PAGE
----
True religion is all about respecting the life, as such. All the religions regard values such as love, tolerance, kindness, fraternity and helpfulness as the principles of a true creed. No religion has ever been able to establish its superiority to all others. This truth has been expressed in the Rgveda - ekam sat vipraha bahuda vadanti (the truth is one, the wise call it by many names).

Let us walk together with a common goal. Let us converse with a common purpose. Let our mind meet together in the quest of true knowledge. Let the religion of the world unite for peace in a common endeavour.

In Indian religion, there is a common element that makes every stage and every movement an expression of the concept of religion in its totality. The religion, in the form of literary records that has come down to us, is that of the Indians. A man's religion is something integral to his nature. There are systems of thought, like Samkhya, Yoga and Mimamsa which cultivate a spirit and attitude to which it would be difficult to deny the name of 'religion', even though they may not accept any belief in the God or the Gods, superior to oneself. A yogi may adopt other methods for achieving salvation from the cycle of birth and death. It is the spirit in man that is responding to the spirit in the universe; the high vision of those, who have penetrated into the depths of being and their very sense of the divine in all their exaltation of feeling and enrichment of personality, which has been the source of the noblest of works in the world.

In fact, what is final, is one's own experience itself, though its expressions may change if they are to be relevant to the growing content of knowledge. The experience is, what is felt by the individual in his deepest being, what is seen or heard by the individual in his deepest being, what is seen or heard by him, and this is valid for all times. The relation between the vision and its expression and, the fact and its interpretation is very close on the fundamental, metaphysical and religious issues. Different commentators have given different interpretations. It is referred to in the Upanisad that 'the soul enters into the all. The heart is released from its burden of care. The sorrows and the errors of the past, the anxieties of the unsatisfied desire, and the suddenness of resentment are no more.'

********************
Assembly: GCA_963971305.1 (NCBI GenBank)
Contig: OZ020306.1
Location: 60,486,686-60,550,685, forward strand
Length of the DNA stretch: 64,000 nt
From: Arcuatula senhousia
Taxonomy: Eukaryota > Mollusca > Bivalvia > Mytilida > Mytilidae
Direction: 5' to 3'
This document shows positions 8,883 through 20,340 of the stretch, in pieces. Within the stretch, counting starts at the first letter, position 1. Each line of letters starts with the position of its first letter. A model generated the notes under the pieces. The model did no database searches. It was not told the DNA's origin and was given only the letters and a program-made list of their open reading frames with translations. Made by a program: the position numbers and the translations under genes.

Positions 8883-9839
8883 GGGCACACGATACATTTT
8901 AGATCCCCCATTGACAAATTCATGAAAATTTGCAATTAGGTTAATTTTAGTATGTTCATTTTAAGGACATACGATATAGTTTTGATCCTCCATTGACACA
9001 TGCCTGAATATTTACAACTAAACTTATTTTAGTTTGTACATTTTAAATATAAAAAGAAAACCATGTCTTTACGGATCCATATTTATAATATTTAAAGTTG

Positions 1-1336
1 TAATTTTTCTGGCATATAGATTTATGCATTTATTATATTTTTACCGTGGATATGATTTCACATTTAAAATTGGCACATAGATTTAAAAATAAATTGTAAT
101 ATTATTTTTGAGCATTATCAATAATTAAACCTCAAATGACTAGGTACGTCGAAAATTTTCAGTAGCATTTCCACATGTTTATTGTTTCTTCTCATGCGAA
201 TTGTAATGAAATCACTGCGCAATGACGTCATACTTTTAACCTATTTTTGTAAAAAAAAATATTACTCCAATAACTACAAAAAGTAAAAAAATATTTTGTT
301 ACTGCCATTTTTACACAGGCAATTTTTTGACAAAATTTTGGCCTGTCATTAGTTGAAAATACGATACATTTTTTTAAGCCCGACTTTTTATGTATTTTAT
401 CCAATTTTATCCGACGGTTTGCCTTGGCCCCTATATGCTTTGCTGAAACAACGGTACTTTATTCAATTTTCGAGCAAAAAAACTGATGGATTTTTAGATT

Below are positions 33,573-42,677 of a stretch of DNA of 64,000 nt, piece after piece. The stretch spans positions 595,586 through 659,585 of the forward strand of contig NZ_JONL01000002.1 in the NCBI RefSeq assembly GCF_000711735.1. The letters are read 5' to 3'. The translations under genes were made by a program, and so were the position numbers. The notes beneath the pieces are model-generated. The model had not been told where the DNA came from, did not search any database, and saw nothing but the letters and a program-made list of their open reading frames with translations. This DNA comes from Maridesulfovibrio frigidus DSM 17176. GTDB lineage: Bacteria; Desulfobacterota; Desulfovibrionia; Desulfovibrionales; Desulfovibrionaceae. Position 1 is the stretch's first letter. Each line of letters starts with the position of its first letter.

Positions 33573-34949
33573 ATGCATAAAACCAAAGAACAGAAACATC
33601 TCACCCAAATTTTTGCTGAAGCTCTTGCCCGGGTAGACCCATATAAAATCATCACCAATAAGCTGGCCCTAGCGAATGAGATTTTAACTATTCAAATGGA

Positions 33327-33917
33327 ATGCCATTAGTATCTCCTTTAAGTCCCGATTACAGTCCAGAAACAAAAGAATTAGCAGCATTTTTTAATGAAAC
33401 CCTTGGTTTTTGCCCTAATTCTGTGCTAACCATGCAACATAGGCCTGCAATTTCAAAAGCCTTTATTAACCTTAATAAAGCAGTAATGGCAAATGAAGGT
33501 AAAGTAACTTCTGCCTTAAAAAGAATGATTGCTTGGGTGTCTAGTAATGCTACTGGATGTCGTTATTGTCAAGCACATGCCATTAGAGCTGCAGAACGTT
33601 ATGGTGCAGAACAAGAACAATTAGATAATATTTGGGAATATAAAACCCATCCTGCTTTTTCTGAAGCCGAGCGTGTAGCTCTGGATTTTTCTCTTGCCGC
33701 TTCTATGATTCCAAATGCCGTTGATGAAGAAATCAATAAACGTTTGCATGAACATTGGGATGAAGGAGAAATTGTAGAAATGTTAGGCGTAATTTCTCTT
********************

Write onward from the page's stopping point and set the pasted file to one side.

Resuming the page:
If Brahman is the eternal reality and we are non-different from it, birth cannot be our beginning, nor death, our end. The soul is eternal, though, it appears to be born, and later, appears to die. Birth and death relate to the integration and disintegration, respectively, of the elements that compose the physical body. These are changes that affect the body, like the growth and the decay. It is because we identify the soul with the body, on account of ignorance, that it suffers and becomes a victim of samsara. Moksa is the final goal of man. According to the doctrine of non-duality, one need not wait till death for the attainment of salvation. Moksa is the eternal nature of the self. What prevents the soul from realizing it, is its own ignorance. When ignorance is dispelled through wisdom of the nature of self, one attains moksa. This is known as jivan-mukti or para-mukti.

It is said that the true nature of the self is 'Pure Consciousness'. But, unfortunately, this is not how we see ourselves. We, through ignorance, identify the body, mind and the intellect along with their functions and modifications as the true nature of the self and say, this is the Reality.

Inherent tendencies that we carry with us are termed as impurities of the mind and these manifest themselves in the form of likes and dislikes in the world of sense objects. The purpose of Yoga is to firmly establish one's true self and is different from the practice of meditation, which helps purify the mind by eliminating the past tendencies of impurities and habitual errors.

Contents
Prefacev
Acknowledgementsix
List of Illustrationsxi
Introduction1
1.Yoga10
2.Practice of Yoga19
3.Philosophy of Yoga-Tantra34
4.Ulta-Sadhana (Regressive Process)48
5.Yogic Sadhana of Sahajiya56
6.Yogic Sadhana of Buddhists 60
7.Religious Cult and Sensuousness in Art77
Plates101
Glossary113
Bibliography125
Index 131